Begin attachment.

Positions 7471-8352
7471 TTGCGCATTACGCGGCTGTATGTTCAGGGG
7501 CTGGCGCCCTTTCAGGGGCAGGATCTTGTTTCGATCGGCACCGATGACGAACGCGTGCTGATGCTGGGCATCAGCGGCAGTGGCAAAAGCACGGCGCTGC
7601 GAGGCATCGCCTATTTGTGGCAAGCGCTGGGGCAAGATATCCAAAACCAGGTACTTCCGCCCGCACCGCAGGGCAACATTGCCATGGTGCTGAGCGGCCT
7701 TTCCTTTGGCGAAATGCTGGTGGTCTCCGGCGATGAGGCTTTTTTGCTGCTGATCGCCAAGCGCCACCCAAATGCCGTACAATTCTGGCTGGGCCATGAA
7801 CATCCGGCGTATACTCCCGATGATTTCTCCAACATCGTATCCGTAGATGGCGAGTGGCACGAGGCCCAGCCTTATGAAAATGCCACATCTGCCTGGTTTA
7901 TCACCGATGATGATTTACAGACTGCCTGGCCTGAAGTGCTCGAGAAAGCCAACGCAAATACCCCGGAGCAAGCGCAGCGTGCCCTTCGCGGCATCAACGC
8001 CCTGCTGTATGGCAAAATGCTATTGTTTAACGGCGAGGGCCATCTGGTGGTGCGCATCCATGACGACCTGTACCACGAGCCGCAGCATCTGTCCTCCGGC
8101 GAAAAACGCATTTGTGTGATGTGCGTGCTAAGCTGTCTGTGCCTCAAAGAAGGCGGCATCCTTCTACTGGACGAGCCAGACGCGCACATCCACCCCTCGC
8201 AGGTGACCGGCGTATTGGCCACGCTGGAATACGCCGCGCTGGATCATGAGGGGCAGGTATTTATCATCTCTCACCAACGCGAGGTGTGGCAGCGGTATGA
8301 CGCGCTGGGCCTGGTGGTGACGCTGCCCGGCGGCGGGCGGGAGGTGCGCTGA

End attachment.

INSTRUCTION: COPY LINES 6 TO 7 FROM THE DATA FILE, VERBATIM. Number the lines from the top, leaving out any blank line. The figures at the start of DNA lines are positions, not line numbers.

7801 CATCCGGCGTATACTCCCGATGATTTCTCCAACATCGTATCCGTAGATGGCGAGTGGCACGAGGCCCAGCCTTATGAAAATGCCACATCTGCCTGGTTTA
7901 TCACCGATGATGATTTACAGACTGCCTGGCCTGAAGTGCTCGAGAAAGCCAACGCAAATACCCCGGAGCAAGCGCAGCGTGCCCTTCGCGGCATCAACGC